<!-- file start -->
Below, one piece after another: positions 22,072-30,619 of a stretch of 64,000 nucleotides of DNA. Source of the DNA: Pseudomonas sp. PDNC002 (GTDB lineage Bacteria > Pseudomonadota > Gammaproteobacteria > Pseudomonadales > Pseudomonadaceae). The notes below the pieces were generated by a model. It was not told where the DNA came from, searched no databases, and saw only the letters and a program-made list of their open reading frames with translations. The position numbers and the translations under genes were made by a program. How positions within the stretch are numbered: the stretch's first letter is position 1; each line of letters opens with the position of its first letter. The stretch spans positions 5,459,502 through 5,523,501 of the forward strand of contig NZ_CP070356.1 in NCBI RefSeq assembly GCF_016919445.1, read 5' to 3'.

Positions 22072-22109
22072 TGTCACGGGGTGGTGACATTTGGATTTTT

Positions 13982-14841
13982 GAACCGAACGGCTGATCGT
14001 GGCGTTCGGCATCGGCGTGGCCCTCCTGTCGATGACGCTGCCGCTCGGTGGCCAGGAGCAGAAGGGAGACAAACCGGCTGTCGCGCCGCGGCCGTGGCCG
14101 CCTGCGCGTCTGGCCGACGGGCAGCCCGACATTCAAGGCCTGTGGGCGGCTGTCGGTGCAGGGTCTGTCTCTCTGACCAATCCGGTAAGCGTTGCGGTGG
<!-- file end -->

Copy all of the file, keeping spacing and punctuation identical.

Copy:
Below, one piece after another: positions 22,072-30,619 of a stretch of 64,000 nucleotides of DNA. Source of the DNA: Pseudomonas sp. PDNC002 (GTDB lineage Bacteria > Pseudomonadota > Gammaproteobacteria > Pseudomonadales > Pseudomonadaceae). The notes below the pieces were generated by a model. It was not told where the DNA came from, searched no databases, and saw only the letters and a program-made list of their open reading frames with translations. The position numbers and the translations under genes were made by a program. How positions within the stretch are numbered: the stretch's first letter is position 1; each line of letters opens with the position of its first letter. The stretch spans positions 5,459,502 through 5,523,501 of the forward strand of contig NZ_CP070356.1 in NCBI RefSeq assembly GCF_016919445.1, read 5' to 3'.

Positions 22072-22109
22072 TGTCACGGGGTGGTGACATTTGGATTTTT

Positions 13982-14841
13982 GAACCGAACGGCTGATCGT
14001 GGCGTTCGGCATCGGCGTGGCCCTCCTGTCGATGACGCTGCCGCTCGGTGGCCAGGAGCAGAAGGGAGACAAACCGGCTGTCGCGCCGCGGCCGTGGCCG
14101 CCTGCGCGTCTGGCCGACGGGCAGCCCGACATTCAAGGCCTGTGGGCGGCTGTCGGTGCAGGGTCTGTCTCTCTGACCAATCCGGTAAGCGTTGCGGTGG